FRS 102 is the single standard that will replace all current SSAPs, FRSs, and UITFs. It will also bring UK GAAP closer to EU- adopted IFRSs as it was originally based on the IFRS for SMEs.
Since the first exposure draft was issued in 2010, the standard has been amended quite substantially to take into account comments received on the original and revised proposals.
The standard we now have includes a number of accounting options permitted in existing UK GAAP but which do not form part of the IFRS for SMEs.
The standard is mandatory for periods commencing on or after 1 January 2015 and early adoption is permitted for periods ending on or after 31 December 2012. Where an entity is within the scope of a SORP, early adoption is permitted, providing it does not conflict with the requirements of the current SORP or legal requirements.
Key differences to existing UK GAAP
While there will be much that is familiar to UK GAAP preparers there are going to be some areas of significant change which will have an effect on the reported results and financial position of many entities. Some of the major differences are considered in the table below.
Transition to FRS 102
The first set of FRS 102 compliant financial statements that an entity produces will need to include restated comparatives. The general principle is that all amounts and disclosures must be restated - however some exemptions do exist. An entity can choose which, if any, exemptions they wish to take advantage of.
In addition, extra disclosure will be required in the first set of FRS 102 compliant financial statements to assist users in understanding the impact that the standard has had on the entity's financial statements. These disclosures include:
- a reconciliation of equity shown under the previous financial
reporting framework to equity determined in accordance with FRS
- at the date of transition*
- at the end of the comparative period presented in the financial statements
- a reconciliation of the profit or loss determined in accordance with the previous financial reporting framework and the new framework for the comparative period.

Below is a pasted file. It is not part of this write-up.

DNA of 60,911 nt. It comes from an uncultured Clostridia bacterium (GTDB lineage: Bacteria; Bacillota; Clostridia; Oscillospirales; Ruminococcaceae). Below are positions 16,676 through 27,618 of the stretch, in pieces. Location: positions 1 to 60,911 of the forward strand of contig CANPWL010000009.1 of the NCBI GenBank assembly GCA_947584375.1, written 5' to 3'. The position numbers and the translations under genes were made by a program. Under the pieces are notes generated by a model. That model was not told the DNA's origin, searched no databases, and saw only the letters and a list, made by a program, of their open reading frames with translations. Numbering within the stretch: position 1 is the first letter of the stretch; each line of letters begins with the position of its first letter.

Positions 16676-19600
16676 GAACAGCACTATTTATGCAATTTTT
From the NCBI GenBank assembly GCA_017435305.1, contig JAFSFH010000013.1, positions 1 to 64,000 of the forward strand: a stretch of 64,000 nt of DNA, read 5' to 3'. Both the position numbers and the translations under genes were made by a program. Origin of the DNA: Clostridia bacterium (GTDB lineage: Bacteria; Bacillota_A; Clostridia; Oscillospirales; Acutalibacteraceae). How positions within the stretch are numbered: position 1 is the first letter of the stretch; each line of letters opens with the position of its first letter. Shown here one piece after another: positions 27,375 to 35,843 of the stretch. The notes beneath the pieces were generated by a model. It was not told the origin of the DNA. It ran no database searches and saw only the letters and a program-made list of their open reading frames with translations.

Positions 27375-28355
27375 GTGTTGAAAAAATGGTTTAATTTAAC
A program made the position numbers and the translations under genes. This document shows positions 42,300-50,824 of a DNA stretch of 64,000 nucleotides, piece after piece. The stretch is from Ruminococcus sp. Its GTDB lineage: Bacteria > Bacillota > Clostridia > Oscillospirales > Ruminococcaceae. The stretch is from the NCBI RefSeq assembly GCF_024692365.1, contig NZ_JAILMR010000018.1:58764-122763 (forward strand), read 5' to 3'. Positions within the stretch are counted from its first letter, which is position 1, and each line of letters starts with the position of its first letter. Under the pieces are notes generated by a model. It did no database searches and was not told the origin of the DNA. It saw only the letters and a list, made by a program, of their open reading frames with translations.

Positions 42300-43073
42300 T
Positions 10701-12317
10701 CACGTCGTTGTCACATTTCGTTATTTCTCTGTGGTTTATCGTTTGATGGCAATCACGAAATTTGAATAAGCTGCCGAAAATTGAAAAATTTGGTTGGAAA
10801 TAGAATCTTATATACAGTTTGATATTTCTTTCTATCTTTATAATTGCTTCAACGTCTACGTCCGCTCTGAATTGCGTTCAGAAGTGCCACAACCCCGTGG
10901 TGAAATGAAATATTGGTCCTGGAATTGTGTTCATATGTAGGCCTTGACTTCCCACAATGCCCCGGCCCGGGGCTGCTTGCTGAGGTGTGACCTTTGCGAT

* The date of transition is the beginning of the earliest accounting period for which comparative information is presented. For example, an entity with a December year end that does not adopt the standard early will have a transition date of 1 January 2014.
Reduced disclosure for parent and subsidiary Companies
Subsidiaries and parent companies applying FRS 102 will be able to take advantage of certain disclosure exemptions, provided that they are included in the consolidated financial statements of an entity whose financial statements give a true and fair view and are publically available. These exemptions, and the circumstances in which they may be taken, mirror the concessions offered to IFRS preparers in FRS 101 as discussed in the following article.
Public benefit entities
The ASB had originally suggested a separate, supplementary standard containing guidance specific to public benefit entities (PBEs), for example charities and registered providers. However, the final version of the standard includes this guidance as part of a separate section in the standard (Section 34 on 'Specialised Activities').
Further amendments to the standard
The UK FRC has indicated that they intend to amend the financial instrument sections of FRS 102 to bring it in line with the hedge accounting and impairment provisions in the new standard on financial instruments in full IFRS (IFRS 9 Financial Instruments) that is currently being developed by the IASB. This will result in FRS 102 being amended prior to its effective date although the exact timetable of any amendments is dependent upon when the IASB finalises these remaining parts of IFRS 9.
Smith & Williamson commentary
This is a fundamental change in accounting that will affect a large range of entities of all sizes and across all business sectors. While there will be some areas of the new standard that will be familiar from current UK GAAP there are also a number of significant differences. Entities should not underestimate the effect these differences may have on their financial statements and their reported performance. Early preparation will be key not just in understanding what the standard requires but also in getting a detailed appreciation of how figures that are currently well understood may change.
The content of this article is intended to provide a general guide to the subject matter. Specialist advice should be sought about your specific circumstances.